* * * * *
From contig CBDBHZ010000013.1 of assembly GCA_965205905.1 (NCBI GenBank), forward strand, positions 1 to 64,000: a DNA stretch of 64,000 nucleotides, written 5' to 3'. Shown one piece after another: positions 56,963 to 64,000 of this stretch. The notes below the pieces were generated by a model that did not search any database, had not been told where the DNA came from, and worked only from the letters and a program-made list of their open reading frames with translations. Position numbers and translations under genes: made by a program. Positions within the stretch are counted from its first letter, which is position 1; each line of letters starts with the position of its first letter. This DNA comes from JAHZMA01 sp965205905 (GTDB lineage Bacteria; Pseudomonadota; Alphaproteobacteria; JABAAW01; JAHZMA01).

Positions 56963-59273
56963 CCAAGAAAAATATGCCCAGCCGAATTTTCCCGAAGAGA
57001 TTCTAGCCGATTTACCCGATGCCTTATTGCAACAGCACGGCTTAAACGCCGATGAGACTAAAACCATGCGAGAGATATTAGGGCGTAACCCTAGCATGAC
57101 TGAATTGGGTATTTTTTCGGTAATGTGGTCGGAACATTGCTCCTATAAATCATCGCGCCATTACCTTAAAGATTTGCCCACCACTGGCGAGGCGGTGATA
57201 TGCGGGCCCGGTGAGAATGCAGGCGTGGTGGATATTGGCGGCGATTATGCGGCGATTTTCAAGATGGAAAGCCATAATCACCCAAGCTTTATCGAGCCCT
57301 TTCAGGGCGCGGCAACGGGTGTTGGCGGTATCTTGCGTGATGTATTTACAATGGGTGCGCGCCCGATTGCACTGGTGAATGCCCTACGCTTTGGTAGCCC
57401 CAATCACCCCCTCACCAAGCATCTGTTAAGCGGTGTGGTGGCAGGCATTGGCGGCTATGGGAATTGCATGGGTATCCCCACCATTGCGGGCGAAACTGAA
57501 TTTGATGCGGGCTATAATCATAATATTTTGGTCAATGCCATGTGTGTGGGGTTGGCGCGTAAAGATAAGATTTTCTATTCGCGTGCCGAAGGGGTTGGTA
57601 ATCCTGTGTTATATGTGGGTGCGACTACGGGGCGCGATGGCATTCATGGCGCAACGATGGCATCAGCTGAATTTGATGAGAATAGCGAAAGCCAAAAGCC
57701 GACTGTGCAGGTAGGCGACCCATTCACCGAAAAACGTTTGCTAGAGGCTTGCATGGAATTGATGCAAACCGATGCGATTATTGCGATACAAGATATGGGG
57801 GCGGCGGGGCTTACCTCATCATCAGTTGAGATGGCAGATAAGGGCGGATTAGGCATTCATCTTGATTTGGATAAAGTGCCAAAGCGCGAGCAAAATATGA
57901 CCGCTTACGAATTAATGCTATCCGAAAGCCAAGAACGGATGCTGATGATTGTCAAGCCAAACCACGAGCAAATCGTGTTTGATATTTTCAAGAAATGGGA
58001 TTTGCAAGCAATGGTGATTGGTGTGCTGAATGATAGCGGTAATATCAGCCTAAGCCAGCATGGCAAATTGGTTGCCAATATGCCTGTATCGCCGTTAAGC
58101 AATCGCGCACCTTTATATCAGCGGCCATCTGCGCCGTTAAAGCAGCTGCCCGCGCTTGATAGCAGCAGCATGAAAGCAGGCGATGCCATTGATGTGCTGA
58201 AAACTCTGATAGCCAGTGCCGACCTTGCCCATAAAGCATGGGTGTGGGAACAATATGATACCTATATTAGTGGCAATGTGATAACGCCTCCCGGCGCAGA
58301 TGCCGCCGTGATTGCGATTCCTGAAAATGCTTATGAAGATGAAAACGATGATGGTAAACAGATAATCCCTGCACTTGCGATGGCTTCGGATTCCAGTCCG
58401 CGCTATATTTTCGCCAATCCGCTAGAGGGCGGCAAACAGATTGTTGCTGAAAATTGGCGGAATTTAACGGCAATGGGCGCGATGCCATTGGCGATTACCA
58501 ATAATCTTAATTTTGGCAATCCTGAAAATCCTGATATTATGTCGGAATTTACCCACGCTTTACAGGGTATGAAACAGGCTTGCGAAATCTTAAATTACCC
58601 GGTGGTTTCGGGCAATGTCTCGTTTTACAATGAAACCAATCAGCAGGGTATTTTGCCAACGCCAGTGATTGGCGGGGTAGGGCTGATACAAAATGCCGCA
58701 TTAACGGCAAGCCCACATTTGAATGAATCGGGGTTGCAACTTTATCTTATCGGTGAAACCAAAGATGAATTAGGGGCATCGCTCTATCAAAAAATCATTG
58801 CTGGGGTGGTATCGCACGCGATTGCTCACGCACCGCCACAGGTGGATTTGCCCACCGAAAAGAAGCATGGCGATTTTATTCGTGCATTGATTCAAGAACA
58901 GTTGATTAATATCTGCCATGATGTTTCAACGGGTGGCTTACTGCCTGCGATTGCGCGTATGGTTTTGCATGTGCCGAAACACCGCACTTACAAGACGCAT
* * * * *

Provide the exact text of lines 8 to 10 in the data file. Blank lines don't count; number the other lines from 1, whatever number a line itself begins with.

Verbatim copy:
57401 CAATCACCCCCTCACCAAGCATCTGTTAAGCGGTGTGGTGGCAGGCATTGGCGGCTATGGGAATTGCATGGGTATCCCCACCATTGCGGGCGAAACTGAA
57501 TTTGATGCGGGCTATAATCATAATATTTTGGTCAATGCCATGTGTGTGGGGTTGGCGCGTAAAGATAAGATTTTCTATTCGCGTGCCGAAGGGGTTGGTA
57601 ATCCTGTGTTATATGTGGGTGCGACTACGGGGCGCGATGGCATTCATGGCGCAACGATGGCATCAGCTGAATTTGATGAGAATAGCGAAAGCCAAAAGCC